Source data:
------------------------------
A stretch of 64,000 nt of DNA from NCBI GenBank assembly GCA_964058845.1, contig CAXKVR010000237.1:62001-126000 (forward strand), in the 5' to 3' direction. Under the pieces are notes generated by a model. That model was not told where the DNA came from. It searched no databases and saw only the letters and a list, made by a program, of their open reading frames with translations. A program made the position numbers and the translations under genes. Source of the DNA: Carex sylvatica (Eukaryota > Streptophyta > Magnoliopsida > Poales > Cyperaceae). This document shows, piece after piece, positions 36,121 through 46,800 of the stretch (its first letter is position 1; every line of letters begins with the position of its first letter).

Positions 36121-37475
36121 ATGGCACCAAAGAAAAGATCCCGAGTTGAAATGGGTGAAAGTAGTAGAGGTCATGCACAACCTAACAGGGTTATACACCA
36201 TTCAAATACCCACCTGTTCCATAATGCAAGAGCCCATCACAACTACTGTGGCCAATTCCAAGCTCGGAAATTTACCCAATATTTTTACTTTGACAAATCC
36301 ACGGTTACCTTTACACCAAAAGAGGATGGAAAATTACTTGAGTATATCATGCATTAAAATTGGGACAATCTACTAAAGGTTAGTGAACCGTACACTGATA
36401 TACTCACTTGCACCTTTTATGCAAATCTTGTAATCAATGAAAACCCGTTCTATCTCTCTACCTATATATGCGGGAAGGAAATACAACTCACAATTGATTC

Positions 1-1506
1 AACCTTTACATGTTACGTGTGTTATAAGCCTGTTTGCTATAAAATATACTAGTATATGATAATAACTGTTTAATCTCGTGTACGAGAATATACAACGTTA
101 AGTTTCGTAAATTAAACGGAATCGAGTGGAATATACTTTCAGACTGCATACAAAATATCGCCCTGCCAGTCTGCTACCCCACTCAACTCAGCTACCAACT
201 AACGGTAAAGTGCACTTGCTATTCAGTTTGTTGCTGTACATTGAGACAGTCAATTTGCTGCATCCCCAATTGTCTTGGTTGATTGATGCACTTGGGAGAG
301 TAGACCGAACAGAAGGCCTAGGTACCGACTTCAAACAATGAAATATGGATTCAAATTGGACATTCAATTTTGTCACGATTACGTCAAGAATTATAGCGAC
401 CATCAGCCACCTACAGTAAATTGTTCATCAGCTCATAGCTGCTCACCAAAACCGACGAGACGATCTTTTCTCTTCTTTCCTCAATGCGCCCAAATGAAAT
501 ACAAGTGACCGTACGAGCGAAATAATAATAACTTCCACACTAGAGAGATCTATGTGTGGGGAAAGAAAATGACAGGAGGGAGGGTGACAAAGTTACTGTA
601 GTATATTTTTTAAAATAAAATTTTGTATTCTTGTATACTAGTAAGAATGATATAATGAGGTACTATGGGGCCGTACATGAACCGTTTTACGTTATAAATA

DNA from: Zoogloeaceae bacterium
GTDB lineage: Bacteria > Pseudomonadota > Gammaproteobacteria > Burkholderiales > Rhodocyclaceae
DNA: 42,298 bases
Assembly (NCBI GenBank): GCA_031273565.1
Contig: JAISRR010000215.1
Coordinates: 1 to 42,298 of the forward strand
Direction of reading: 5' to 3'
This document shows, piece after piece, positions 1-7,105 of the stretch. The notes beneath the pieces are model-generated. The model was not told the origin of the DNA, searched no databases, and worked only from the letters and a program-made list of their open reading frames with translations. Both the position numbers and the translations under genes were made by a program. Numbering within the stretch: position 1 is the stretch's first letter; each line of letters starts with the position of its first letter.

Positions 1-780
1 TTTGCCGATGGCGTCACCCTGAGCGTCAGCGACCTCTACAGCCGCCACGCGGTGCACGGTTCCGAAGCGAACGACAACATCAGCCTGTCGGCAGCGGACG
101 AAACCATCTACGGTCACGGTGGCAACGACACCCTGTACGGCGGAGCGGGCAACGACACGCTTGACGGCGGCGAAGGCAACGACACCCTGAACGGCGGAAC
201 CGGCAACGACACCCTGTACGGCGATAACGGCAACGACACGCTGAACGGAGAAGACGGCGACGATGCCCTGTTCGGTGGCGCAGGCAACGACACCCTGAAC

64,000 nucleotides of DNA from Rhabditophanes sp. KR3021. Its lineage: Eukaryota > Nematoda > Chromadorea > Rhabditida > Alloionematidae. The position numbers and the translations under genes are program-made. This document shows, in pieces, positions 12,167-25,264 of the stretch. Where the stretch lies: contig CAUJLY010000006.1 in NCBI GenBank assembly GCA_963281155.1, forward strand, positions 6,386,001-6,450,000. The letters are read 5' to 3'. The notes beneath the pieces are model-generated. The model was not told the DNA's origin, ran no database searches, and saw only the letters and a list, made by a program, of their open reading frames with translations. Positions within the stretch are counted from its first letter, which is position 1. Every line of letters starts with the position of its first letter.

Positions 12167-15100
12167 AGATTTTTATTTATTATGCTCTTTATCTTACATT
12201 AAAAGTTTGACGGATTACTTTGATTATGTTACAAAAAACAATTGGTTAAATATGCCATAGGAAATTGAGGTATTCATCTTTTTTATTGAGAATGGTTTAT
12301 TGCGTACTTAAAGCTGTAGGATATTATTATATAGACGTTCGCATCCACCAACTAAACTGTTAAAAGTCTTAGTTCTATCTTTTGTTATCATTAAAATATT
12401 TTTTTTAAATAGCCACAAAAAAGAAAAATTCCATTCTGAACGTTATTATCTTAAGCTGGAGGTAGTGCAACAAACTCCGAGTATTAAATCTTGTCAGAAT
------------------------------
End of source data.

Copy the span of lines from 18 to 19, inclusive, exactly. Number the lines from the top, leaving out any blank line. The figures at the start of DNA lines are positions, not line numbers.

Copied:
Assembly (NCBI GenBank): GCA_031273565.1
Contig: JAISRR010000215.1